Data sources: Cochrane Central Register of Controlled Trials (CENTRAL), Medline through PubMed, Scopus, Science Direct, ISI Web of Science, Evidence-Based Dentistry, ClinicalTrials.gov, the European Union Clinical Trials Register, the Spanish General University Board database of doctoral theses in Spain (TESEO), the Spanish National Research Council (CSIC) bibliographic databases, and the Spanish Medical Index (IME).
Study selection: Randomised controlled trials (RCTs) (with or without placebo) of patients of any age or gender who underwent maxillary or mandibular third molar extractions. Studies were required to have analysed the efficacy of only chlorhexidine in any concentration, formulation or treatment regimen for preventing alveolar osteitis (AO). There was no language restriction.
Data extraction and synthesis: Data extraction was carried out independently by two researchers, and a third researcher was consulted in case of disagreements. When explicit data were not stated in the text, they were calculated using data from the tables where possible. In addition, authors were contacted to obtain any necessary missing information. Datasets were assessed for heterogeneity, and meta-analysis was conducted on homogenous datasets. Publication bias was assessed through funnel plots. The research was conducted and is reported in line with the Preferred Reporting Items for Systematic Reviews and Meta-Analyses (PRISMA) statement.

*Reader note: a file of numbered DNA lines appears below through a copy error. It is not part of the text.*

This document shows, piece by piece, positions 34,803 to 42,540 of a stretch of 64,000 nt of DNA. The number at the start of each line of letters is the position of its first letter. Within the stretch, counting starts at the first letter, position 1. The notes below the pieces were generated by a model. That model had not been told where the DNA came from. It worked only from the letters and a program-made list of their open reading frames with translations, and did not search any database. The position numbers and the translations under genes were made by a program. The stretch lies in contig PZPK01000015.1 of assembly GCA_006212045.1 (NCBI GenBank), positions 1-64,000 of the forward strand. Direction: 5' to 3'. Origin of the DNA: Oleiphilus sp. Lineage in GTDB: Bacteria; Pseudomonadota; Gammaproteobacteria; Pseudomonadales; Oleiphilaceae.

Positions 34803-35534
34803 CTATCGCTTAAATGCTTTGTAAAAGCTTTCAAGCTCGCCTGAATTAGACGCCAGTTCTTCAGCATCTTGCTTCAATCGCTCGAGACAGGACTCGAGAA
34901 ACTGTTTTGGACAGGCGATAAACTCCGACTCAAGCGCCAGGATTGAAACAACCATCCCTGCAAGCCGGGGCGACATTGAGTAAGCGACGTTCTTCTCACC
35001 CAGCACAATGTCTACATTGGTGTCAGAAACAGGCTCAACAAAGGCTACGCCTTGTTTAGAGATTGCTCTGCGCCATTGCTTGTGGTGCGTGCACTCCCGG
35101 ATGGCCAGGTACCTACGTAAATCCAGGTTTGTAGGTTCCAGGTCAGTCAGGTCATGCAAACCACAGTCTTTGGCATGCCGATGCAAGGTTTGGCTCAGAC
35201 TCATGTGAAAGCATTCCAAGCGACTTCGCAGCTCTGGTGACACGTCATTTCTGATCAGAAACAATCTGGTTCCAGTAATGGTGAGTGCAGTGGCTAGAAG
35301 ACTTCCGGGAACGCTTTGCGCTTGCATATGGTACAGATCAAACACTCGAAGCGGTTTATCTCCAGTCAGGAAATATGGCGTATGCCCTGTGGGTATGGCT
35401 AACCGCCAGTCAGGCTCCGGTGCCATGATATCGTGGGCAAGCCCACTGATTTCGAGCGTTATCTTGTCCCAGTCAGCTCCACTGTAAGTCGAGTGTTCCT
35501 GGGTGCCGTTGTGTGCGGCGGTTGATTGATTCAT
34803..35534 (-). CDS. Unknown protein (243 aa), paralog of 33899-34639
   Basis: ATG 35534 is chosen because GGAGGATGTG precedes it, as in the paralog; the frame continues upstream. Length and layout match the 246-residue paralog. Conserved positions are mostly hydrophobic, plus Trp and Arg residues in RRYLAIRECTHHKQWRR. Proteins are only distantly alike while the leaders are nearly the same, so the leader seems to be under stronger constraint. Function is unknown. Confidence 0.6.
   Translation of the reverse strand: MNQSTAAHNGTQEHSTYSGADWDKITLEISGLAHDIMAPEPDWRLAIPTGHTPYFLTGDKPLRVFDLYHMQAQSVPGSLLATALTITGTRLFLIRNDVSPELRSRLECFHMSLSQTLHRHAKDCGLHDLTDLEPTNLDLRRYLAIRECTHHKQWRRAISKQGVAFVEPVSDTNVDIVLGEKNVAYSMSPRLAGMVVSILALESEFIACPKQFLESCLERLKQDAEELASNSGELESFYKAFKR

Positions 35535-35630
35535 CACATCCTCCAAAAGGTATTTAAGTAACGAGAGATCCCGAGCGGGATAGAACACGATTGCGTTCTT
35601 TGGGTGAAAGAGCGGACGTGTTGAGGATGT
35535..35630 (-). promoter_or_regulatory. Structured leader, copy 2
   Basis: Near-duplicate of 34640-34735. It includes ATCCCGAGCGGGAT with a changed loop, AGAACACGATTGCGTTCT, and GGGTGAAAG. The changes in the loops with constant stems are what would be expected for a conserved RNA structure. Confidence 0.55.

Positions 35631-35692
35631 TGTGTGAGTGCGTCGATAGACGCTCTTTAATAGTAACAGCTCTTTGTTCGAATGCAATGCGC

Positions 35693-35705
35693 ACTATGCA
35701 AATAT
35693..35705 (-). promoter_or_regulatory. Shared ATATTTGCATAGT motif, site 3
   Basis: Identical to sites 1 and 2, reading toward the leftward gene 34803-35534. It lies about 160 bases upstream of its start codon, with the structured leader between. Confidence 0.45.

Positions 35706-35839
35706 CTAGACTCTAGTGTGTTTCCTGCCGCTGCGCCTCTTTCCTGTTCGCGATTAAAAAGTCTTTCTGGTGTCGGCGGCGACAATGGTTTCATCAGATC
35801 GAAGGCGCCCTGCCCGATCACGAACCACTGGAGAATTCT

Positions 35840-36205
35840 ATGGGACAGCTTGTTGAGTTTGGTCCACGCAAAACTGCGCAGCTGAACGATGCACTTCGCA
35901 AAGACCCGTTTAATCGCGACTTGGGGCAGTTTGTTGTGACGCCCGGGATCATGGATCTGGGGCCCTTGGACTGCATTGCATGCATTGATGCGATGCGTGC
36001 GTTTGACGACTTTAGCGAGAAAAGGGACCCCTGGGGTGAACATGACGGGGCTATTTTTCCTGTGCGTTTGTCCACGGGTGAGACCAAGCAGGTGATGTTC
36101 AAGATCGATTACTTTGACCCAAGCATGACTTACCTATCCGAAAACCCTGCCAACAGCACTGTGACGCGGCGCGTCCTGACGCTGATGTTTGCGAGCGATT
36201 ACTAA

Results: Twenty-three studies published from 1979 to 2015, corresponding to 18 trials (16 parallel-group and two split-mouth RCTs), that reported on 2,824 third molar extractions (1,458 in experimental group and 1,366 in control group) were included. The overall relative risk (RR) was 0.53 (95% CI, 0.45-0.62; P<.0001). There was evidence of low heterogeneity (I2= 9.3%; P = 0.336 by X2test). The number needed to treat was eight (95% CI, 7-11). There were no differences between chlorhexidine rinse (RR = 0.58; 95% CI, 0.47-0.71) and gel (RR = 0.47; 95% CI, 0.37-0.60) for the prevention of AO after third molar extractions. Chlorhexidine did not cause more adverse reactions than placebo.
Conclusions: The use of chlorhexidine, in any formulation (rinse or gel), concentration (0.12% or 0.20%), or regimen (before, during and/or after surgery), is efficacious and effective in preventing AO in patients who have undergone third molar extraction. The findings showed that in order to prevent one case of AO, eight patients would have to be treated with chlorhexidine. Chlorhexidine gel was found to be moderately more efficacious than the rinse formulation.